After anchoring the 400-meter relay to a fourth-place finish in the Division I regional meet May 24 at Pickerington North, an exuberant Raymell Byrd celebrated with his Whitehall-Yearling High School boys track and field teammates.

The 400 relay capped a special day for the boys and girls teams, as the program qualified six athletes for the state meet Friday, May 31, and Saturday, June 1, at Ohio State.

After finishing seventh in the preliminary in 43.0 seconds and competing in the eighth lane for the final, Byrd teamed with Rashaad Strickland, Charles Miller and Christian Gordon to finish in 42.64 and capture the final automatic state berth in the event.

"They should celebrate," boys coach Aaron Johnson said. "This is why you coach and it makes you proud to see (them) making it count. We were ranked seventh and to jump to fourth like that, that's something. They didn't want to be left behind. They wanted to step up (and) they raced. They answered the call and stepped up to the challenge. I'm very proud of them."

Byrd, who was named ThisWeek's Super 25 football captain in the fall, will be making his first state appearance in track.

"We always have confidence in our team," Byrd said. "The lane doesn't matter. We all have to run the same distance. I love sports. I'm an athlete. I'm ready (for state). I love competition."

Senior Chris Ceasar also earned a state berth by finishing fourth in the 110 hurdles (14.44).

"I'm very happy," he said. "It's been a long time coming. I told myself I couldn't see myself going to state unless I qualify and make it myself. I'm ecstatic to be there."

The Rams' last state qualifier was 2013 graduate Abiel Kiflu, who qualified in the 800 in Division II in 2013 and finished sixth (1:55.88).

Also at regional, Hezekiah Freeman was seventh in the long jump (21 feet, 7 1/2 inches), Ceasar, Gordon, Miller and Keith Hodge were 11th in the 800 relay (1:32.04) and Byrd tied for 11th in the high jump (6-0). Keon Freeman was 13th (46-6 1/2) and Michael Bivens was 14th (44-2 1/4) in the shot put.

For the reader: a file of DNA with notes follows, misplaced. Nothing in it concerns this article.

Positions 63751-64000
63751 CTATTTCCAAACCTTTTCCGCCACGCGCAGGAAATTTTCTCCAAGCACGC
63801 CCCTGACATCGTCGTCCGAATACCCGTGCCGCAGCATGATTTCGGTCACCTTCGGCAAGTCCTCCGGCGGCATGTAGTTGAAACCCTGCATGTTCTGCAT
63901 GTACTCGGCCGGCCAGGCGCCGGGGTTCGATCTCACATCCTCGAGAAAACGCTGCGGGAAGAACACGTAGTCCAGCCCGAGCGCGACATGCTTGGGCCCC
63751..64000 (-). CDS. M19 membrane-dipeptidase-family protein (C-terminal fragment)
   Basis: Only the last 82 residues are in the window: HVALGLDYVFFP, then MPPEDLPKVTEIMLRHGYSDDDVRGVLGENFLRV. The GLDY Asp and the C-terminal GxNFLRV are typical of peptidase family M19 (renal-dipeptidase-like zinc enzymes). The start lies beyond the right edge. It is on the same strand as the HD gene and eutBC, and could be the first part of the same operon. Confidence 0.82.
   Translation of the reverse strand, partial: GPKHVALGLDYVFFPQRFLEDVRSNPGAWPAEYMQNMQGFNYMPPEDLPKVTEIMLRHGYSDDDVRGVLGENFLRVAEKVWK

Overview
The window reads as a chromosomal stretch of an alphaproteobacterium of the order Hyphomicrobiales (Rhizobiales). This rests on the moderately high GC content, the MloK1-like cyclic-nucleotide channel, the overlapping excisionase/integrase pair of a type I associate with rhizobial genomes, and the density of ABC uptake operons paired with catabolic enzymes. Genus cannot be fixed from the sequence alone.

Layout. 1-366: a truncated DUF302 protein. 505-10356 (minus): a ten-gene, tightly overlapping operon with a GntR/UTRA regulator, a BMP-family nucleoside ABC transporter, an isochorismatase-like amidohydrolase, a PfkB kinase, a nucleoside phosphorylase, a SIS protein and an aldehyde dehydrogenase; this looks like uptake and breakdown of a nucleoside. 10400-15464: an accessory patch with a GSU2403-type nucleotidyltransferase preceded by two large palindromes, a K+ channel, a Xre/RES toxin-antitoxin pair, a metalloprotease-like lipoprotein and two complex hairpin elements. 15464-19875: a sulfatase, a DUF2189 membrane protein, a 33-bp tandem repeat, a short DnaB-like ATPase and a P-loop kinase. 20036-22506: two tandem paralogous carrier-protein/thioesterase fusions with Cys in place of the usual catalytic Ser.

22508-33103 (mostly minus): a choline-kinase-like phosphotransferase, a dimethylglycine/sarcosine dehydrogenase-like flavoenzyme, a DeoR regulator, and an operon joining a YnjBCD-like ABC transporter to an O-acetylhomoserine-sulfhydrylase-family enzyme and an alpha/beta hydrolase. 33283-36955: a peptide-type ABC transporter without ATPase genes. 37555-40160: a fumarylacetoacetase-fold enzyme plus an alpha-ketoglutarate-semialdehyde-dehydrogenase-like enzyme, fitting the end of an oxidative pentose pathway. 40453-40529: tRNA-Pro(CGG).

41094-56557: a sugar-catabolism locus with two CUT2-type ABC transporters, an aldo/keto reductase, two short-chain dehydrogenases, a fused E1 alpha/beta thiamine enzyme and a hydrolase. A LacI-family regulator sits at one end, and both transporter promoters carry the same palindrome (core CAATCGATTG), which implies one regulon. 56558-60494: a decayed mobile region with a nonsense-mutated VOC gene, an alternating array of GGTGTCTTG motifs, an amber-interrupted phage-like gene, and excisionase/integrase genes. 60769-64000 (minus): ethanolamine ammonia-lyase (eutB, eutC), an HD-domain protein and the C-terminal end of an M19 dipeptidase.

The boys tied for 17th (12 points) behind champion Pickerington Central (101) as 42 teams scored.

For the girls team, Leana Betts earned her first state berth by finishing third in the discus with a program-record throw of 126-7.

"It means a lot," Betts said. "It means that I'm good enough and all this work has paid off. I can do something big and not only win meets during the season, but actually go places and compete with people that I've never competed against before."

Betts accounted for her team's six points as the Rams tied for 27th behind champion Gahanna (89) as 38 teams scored.

"I think I was more excited," discus coach Alexis Kefauver said. "I cried as soon as I heard the (distance for the) third throw. She just left it all out there. ... She came out and had fun with it."

Baseball squad 'certainly improved'

First-year baseball coach Johnny DeRing was pleased with his team's progress.

The Rams finished 3-16 overall, but DeRing said the Rams showed signs of improvement throughout the season.

"The record obviously doesn't show it, but we certainly improved and all a coach can ask for is that we're better at the end of the year than we were at the beginning of the year," DeRing said. "If we can do that, we'll be all right."

Whitehall loses two players to graduation, including Mitchell Webb (INF/P), who batted a team-high .410 and was named first-team all-MSL-Ohio Division.

James Reed (INF/P/OF) was the other senior.

"They're going to leave two significant holes in the lineup," DeRing said. "Reed was very versatile. We put him into some tough spots."

Players eligible to return are juniors Michael Adkins (utility), Garin Barnes (utility), Bradley Buchert (utility), Khadafi Charles (INF), James Lehew (INF/P), Zy'Aire Pooler (INF), Drevon Pinkney (OF) and Corey Snyder (INF/P), sophomore Jace Peck (utility) and freshman A.J. Scott (utility/P).

Whitehall went 0-8 in the MSL-Ohio to finish fifth behind champion Bexley (7-1).

DeRing said Buckeye Valley will join the league next season.

"They're top-notch," he said. "They're very competitive. They're a large program for being such a small community."